The current economic crisis facing the country is a wake-up call for retailor investments into sectors with potential to yield maximum and immediate impact, German Minister of Finance, Christian Lindner, has advocated.
Although he lauded efforts at promoting industrialisation, he said the present challenges require strategic direct investments into manufacturing and raw materials – particularly in areas where the country holds competitive advantage on the continent.
The visiting German minister made these remarks in his interaction with students of economics and finance at the University of Ghana, Legon – and added that central to the recovery plan is mobilisation of natural resources to produce high-value products for the export market, while also localising manufacturing by developing new factories and industrial parks.
He went on to explain that situations where investments in factories become white-elephants because of lacking or limited raw material to sustain production after a short while is wasteful, and does not create much-needed jobs for the youth.
“Ghana is a very strong country with an innovative, powerful and energetic youthful population, and so it is important that we improve on our bilateral relationships. But while we do that, it is absolutely important for sectors of competitive advantage and availability of enough raw materials for sustainability to be considered in the decision-making process.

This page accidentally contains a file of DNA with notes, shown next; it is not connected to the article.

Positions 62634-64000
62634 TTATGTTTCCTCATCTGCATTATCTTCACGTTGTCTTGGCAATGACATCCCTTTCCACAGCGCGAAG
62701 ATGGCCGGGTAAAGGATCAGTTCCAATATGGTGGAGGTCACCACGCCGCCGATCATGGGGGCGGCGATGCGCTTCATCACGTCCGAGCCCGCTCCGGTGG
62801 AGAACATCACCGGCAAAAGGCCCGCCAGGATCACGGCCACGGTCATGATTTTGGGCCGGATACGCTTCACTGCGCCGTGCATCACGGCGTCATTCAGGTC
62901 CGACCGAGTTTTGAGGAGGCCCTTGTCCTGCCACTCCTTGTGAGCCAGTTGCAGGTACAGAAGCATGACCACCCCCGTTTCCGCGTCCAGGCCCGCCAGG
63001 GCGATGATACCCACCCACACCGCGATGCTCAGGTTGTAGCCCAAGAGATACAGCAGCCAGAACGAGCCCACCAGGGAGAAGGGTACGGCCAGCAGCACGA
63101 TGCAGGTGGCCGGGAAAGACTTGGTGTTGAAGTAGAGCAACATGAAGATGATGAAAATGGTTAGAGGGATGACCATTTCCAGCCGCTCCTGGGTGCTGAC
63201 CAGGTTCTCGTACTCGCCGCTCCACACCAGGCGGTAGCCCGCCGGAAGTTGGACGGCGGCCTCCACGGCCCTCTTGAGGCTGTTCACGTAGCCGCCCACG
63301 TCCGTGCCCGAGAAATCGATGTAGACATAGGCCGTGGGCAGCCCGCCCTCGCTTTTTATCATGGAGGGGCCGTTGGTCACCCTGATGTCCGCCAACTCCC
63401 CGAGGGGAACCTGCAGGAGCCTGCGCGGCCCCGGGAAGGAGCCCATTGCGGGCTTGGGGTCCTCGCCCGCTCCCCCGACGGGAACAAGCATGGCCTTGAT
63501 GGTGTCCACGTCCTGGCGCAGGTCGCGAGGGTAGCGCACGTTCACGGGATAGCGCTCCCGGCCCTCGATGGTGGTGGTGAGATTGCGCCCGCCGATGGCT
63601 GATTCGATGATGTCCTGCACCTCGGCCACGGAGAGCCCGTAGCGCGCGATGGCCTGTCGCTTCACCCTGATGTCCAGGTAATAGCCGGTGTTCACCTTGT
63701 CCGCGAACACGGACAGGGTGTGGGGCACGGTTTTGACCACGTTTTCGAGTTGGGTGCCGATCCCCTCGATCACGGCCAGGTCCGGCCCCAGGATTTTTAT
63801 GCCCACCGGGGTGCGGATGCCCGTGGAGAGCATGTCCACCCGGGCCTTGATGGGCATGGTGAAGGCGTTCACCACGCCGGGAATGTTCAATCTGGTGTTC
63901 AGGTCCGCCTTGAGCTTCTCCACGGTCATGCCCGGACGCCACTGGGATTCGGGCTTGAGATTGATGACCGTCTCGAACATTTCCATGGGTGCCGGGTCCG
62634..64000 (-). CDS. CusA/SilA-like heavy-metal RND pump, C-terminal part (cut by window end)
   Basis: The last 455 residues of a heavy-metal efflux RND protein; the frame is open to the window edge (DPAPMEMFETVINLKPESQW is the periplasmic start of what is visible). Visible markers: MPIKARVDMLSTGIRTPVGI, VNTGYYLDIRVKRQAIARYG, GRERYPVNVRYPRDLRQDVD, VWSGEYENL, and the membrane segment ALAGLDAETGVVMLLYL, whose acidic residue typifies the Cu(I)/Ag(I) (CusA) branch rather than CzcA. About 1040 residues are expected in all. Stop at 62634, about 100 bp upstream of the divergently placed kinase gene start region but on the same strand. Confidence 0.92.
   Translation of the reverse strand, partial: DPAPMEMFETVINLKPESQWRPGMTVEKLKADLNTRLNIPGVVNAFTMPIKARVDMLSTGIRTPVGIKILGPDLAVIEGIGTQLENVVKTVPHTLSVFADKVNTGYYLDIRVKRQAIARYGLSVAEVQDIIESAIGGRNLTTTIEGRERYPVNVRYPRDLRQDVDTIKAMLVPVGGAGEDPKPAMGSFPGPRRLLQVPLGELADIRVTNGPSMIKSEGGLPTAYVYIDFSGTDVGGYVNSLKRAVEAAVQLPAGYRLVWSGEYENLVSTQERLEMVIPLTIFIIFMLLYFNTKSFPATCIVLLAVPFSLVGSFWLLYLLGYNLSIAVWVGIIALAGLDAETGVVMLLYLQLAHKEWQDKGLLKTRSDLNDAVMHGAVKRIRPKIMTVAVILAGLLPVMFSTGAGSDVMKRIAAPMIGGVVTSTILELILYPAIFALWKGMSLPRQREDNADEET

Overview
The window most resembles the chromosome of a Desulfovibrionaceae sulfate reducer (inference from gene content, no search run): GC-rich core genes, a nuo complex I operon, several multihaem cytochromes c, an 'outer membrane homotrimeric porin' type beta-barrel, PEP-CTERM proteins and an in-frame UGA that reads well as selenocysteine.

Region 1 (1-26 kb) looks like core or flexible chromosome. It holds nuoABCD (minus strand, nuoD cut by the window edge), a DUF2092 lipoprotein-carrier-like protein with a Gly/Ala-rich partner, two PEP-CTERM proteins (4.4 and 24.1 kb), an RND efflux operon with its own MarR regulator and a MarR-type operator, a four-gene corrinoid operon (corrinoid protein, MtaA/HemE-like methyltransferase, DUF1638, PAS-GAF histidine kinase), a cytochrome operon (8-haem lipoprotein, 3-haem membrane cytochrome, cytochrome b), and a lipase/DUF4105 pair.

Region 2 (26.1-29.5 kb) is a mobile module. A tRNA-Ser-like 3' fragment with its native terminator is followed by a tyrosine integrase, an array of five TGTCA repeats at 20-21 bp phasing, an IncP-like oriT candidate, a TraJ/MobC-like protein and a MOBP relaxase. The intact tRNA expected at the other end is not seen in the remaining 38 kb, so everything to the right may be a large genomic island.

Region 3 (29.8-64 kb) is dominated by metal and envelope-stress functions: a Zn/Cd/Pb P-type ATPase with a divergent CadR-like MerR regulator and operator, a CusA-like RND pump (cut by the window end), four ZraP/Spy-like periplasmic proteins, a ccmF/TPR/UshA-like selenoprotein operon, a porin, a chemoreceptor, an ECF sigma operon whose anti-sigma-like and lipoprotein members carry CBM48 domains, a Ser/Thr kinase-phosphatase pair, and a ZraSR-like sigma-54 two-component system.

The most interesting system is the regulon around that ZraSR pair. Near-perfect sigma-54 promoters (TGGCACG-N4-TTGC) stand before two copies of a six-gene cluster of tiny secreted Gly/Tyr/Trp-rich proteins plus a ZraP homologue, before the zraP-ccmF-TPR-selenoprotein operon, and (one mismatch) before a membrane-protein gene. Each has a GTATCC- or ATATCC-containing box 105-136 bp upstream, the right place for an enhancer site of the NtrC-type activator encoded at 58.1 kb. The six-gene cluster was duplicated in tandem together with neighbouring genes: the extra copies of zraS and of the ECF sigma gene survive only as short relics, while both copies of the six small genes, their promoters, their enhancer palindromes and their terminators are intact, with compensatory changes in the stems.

“You have enough raw and natural resources, but I have doubts that you are making good use of them. I really appreciate government’s efforts to expand human capital and make social mobility easier for a complete society to gain economic well-being, but resources must be channeled to the right places,” Mr. Lindner advocated.
He urged the students to be concerned about matters of national development, and said they should make efforts to contribute in the country’s socio-economic improvement – adding that the voices or opinions of students, especially those at the tertiary level, is critical in decision-making.
Responding to questions from the students regarding external support for the country in the face of current economic distress, he emphasised that, indeed, Ghana might be in need of some sort of support from external creditors to bounce back.
“I think in this situation you need international assistance; but the face of development for this country is in your hands as youth and citizens of this country. External assistance cannot do much without citizens standing up for their country,” he said.
Touching on the reason for his visit, he indicated that the target is to strengthen bilateral relationships between the two countries as part of a broader plan to open the door for more German investments in Ghana.
“There are many economic opportunities on this continent, and I would like to see more German-Ghana bilateral trade initiatives for example,” the minister added.